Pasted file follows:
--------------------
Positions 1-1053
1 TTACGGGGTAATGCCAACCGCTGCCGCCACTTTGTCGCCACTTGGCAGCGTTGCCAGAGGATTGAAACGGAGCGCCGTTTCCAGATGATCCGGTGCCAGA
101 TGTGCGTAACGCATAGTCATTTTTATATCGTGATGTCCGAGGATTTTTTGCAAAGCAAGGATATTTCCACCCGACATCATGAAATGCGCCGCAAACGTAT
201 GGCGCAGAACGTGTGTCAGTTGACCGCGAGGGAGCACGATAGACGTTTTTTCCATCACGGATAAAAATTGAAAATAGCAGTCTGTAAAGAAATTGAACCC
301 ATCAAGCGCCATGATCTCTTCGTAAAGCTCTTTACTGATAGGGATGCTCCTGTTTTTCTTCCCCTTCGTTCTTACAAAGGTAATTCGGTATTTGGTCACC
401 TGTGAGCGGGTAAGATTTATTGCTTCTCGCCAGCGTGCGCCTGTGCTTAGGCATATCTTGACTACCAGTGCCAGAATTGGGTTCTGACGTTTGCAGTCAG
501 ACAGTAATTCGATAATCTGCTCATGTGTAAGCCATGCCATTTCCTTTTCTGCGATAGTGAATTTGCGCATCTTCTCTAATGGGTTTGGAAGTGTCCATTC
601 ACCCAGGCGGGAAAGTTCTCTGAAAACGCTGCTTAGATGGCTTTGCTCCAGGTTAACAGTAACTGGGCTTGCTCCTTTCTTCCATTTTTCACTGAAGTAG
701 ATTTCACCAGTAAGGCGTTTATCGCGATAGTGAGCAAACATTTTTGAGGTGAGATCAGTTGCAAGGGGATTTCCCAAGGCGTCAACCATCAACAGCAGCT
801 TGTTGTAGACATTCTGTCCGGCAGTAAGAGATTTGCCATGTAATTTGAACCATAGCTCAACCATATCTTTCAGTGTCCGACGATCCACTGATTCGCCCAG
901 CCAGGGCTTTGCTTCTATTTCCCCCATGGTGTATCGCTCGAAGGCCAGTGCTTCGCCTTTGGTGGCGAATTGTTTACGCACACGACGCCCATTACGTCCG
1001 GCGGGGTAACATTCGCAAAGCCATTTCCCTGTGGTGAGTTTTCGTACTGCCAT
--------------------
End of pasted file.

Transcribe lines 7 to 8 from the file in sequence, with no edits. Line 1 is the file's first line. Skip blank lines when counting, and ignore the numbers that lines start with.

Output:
501 ACAGTAATTCGATAATCTGCTCATGTGTAAGCCATGCCATTTCCTTTTCTGCGATAGTGAATTTGCGCATCTTCTCTAATGGGTTTGGAAGTGTCCATTC
601 ACCCAGGCGGGAAAGTTCTCTGAAAACGCTGCTTAGATGGCTTTGCTCCAGGTTAACAGTAACTGGGCTTGCTCCTTTCTTCCATTTTTCACTGAAGTAG